Why you should never keep milk in the fridge door

Milk fridge door. (Getty Images)
Have you always stored your milk in the fridge door? (Getty Images)

With Marks & Spencer scrapping 'use by' dates on its milk to prevent it being thrown away too quickly, more people are thinking about the best way to store it.

The supermarket will now label its pints with 'best before' dates instead (relating to its quality), encouraging shoppers to use their own judgement about its safety.

This follows Morrisons doing the same last year, meaning the old-fashioned 'sniff test', really is on the rise again.

So, if you want to ensure your milk stays fresh for as long as possible, here's what you should never do.

Read more: M&S scraps use by dates on milk and tells shoppers to decide for themselves – The Telegraph, 2-min read

Why you shouldn't store milk in the fridge door

a close-up of bottled milk, lying on a shelf in the refrigerator door, against the background of products, fruits, vegetables, cottage cheese, eggs and yogurt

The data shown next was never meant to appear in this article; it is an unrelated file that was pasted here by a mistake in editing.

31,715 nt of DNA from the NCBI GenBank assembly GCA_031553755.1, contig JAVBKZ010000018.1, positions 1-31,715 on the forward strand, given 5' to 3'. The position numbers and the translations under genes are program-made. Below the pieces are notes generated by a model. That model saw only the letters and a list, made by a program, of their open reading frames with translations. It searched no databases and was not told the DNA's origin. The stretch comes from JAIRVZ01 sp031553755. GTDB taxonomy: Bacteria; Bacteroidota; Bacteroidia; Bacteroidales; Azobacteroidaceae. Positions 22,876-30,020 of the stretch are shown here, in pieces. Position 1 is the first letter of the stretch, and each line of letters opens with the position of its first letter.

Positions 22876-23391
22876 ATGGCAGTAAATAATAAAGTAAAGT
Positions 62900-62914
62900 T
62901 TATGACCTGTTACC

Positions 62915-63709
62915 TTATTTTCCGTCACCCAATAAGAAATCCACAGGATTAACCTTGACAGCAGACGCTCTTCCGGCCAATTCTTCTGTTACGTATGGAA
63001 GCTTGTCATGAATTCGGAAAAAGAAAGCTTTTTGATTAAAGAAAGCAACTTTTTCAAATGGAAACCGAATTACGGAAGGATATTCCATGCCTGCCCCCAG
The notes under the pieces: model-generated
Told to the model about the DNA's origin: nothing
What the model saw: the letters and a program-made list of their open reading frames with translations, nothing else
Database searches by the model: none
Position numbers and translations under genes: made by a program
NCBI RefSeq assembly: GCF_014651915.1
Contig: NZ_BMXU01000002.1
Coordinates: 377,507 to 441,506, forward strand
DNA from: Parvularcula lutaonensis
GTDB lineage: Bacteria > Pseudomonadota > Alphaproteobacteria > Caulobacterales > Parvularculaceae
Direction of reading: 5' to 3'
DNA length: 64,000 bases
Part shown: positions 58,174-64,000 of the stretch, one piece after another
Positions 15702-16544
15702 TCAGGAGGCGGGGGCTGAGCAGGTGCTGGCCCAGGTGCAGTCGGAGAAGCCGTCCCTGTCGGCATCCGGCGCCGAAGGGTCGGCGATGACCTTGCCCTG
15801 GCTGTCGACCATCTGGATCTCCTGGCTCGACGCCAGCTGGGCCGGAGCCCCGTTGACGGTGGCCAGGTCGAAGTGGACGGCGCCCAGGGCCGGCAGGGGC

The inside door is the warmest part of the fridge. (Getty images)

The fridge door seems like the most natural place to keep your milk – you want it on hand for tea and breakfast, and since it’s upright, it won’t leak either. It's what most of us seem to do automatically.

But it turns out we’re going to have to find a way around that problem, as the inside of the door really isn’t the best place for the white stuff.

That’s because the fridge door is actually the warmest place in your fridge, and keeping something like milk – which goes off easily – there will mean it sours faster.

The best place to keep it is in fact on on the lower and middle shelves, suggests a Good Housekeeping guide. The same goes for other dairies such as cheese, yoghurt and butter, too.

Instead, you should put foods that have natural preservatives in the fridge door – like jams, condiments and juice.

Read more: Is it safe to eat food past its expiry date? – Yahoo Life UK, 3-min read

Watch: Four condiments you should always keep in the fridge

And when it comes to the other shelves, the bottom one should contain your raw meat and fish, as it’s the coldest part. Doing so also minimises the risk of cross-contamination (spreading bacteria), as it stops it dripping on to anything below it, or touching something else.

The upper shelves should be kept for foods that won’t need cooking, like leftovers and deli meats, while finally, the drawers are where your vegetables and salads should go.

Well, at least we’ve been getting that last one right.